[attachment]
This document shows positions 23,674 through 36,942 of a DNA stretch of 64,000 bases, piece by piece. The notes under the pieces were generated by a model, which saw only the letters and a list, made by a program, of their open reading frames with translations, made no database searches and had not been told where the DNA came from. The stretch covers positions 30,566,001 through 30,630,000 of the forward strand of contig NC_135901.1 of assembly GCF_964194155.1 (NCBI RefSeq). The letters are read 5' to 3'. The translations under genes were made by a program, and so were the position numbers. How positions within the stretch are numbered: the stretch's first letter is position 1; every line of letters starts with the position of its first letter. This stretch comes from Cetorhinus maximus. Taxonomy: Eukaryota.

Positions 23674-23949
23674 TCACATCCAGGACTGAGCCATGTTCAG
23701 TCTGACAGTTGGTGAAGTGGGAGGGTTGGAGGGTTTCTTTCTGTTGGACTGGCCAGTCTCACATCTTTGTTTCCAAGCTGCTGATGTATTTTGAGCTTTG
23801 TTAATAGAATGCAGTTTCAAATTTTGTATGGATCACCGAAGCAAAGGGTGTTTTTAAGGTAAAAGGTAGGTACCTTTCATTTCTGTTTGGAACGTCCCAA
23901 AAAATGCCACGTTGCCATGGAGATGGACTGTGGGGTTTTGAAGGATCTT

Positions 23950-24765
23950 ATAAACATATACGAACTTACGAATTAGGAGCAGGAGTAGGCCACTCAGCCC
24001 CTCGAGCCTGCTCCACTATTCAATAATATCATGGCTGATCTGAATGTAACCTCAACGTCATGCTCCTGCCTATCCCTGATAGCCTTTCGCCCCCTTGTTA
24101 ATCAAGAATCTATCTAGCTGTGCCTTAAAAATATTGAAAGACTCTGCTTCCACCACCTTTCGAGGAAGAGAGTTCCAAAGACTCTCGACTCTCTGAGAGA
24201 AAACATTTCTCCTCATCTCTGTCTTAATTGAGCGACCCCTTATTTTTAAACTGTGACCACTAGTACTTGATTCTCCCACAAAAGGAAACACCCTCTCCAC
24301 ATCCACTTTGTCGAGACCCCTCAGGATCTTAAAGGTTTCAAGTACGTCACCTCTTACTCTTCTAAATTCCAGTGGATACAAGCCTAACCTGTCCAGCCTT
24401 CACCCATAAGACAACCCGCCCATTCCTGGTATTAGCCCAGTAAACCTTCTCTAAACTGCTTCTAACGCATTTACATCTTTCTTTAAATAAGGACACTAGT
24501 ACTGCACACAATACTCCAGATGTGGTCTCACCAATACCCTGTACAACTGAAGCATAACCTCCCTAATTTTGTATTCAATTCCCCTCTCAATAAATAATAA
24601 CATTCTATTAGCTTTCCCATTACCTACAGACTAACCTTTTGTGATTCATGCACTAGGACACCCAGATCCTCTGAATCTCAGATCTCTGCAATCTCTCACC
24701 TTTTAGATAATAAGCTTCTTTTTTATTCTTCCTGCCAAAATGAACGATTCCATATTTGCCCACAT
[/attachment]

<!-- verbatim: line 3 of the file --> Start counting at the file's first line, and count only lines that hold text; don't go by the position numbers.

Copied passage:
23674 TCACATCCAGGACTGAGCCATGTTCAG